Harriet Said by Beryl Bainbridge

Harriet Said by Beryl Bainbridge was first published in 1972. I find that Bainbridge books are either hit or miss, and for me this one was definitely a miss.

The tale is narrated by a 13 year old girl who is home from her boarding school for the holidays. She had been sent away from home when her parents found that she had been writing ‘dirty’ things in her notebook. At boarding school she learned of even more dirty things to write about. She is very easily led – by her best friend Harriet. It transpires that Harriet is the one who tells her what to write in her notebook, but of course it is all in the handwriting of the unnamed narrator.

Harriet of course is no friend to the narrator, she’s just a user and as the narrator was at a local private school before she was sent to boarding school she is lonely, which is presumably one of the reasons why she puts up with the ghastly Harriet.

They’re out to get experiences, and write about them in the notebook.  Mr Biggs becomes a target for them, he is in late middle age and is unhappily married, they decide to have some fun, the plan being that he will end up being humiliated, but things go badly wrong,  This is really a horror story, the whole thing gave me the creeps, I didn’t enjoy any of it but I ploughed on to the end anyway, luckily it’s only 152 pages long.

The blurb on the back from The Telegraph says: ‘An extremely original and disconcerting story ….. Miss Bainbridge’s imagination is dark …. her landscapes reek and threaten, and her images smell of corruption.’

Apparently this was Bainbridge’s first novel and it was rejected by several publishers. While I was reading it I was reminded of the Parker/Hulme teenage murderers case in New Zealand which you can read about here, and indeed it transpired that Bainbridge used that case as a basis for this book, Hulme eventually became the author Anne Perry.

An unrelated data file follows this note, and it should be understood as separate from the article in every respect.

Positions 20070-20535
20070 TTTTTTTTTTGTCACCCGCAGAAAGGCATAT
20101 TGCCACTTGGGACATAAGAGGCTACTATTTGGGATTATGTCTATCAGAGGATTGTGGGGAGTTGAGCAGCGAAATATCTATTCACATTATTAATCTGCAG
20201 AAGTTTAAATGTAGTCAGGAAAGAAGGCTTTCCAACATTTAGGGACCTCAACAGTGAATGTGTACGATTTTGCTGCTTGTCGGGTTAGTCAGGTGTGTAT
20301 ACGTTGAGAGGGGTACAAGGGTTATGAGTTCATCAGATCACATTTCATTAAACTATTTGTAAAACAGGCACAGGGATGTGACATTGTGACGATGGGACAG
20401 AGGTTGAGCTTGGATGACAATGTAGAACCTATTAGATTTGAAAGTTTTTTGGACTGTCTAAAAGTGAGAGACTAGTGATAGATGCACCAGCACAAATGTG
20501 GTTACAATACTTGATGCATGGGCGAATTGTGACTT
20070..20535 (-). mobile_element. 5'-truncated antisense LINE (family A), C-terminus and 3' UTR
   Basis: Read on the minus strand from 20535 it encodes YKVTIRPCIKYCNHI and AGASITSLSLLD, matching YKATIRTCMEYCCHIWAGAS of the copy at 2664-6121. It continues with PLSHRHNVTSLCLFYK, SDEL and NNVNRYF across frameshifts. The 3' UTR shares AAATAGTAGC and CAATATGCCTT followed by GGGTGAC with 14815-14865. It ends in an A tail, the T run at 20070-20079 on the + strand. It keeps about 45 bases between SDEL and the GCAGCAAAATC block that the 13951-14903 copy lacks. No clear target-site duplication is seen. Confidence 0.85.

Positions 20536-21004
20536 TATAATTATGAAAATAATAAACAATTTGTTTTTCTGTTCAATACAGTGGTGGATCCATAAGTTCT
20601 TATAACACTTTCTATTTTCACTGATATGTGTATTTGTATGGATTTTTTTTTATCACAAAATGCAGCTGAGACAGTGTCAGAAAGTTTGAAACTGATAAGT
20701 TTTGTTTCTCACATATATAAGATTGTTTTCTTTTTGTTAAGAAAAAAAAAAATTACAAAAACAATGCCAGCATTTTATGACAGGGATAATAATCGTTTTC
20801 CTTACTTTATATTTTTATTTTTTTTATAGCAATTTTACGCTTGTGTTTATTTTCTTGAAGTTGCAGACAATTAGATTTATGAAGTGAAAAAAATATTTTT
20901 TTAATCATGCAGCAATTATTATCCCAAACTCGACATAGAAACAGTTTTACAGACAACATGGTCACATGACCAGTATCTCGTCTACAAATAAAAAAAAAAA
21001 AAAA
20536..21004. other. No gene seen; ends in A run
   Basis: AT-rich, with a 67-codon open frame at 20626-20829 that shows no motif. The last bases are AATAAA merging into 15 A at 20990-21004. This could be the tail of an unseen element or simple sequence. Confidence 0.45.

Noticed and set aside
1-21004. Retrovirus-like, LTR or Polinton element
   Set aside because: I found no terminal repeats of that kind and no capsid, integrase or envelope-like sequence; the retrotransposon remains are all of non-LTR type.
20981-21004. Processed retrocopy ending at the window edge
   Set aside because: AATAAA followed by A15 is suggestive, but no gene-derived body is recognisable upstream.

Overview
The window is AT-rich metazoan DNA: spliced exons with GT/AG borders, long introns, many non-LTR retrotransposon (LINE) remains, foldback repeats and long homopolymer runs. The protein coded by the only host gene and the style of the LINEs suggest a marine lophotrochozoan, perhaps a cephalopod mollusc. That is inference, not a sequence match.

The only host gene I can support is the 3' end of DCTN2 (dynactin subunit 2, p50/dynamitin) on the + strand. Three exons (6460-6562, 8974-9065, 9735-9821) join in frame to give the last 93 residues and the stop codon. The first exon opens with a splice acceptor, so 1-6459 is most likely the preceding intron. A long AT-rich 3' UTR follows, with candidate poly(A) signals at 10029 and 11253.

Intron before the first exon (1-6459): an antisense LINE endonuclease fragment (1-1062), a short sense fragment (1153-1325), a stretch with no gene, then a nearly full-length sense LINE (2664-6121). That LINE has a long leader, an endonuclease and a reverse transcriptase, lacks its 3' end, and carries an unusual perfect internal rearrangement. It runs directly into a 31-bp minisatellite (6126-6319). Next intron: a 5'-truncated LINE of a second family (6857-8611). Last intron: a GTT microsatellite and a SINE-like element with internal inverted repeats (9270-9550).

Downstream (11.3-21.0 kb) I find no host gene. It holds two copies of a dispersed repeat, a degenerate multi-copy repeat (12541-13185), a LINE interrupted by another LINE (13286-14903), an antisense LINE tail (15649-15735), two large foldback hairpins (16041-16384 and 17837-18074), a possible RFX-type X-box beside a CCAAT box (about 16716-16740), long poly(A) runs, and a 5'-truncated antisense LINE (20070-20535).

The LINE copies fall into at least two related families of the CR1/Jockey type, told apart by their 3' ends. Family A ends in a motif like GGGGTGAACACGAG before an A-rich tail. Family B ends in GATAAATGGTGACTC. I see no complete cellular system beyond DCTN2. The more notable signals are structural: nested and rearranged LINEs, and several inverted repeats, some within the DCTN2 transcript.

2 thoughts on “Harriet Said by Beryl Bainbridge

  1. I followed your link to the Parker/Hulme murder case and read some of the related articles. I lived in Christchurch when I was visiting the University of Canterbury, but was completely unaware of the murder case.

    I do recall attempting to watch Heavenly Creatures, but don’t recall why I gave up after only a few minutes. Perhaps I wasn’t in the mood for a film about two troubled teenagers.

    Judging by your reaction, and the Wikipedia entry on the book, Harriet Said is way off my comfort scale.

    • Janusz,
      That murder case was reported in The Guardian at the time, if I’m remembering correctly. It was only fairly recently that I discovered that Anne Perry was one of the girls involved, and it put me off from reading anything by her. This book is definitely not a comfortable one to read, I really disliked being ‘in’ it.

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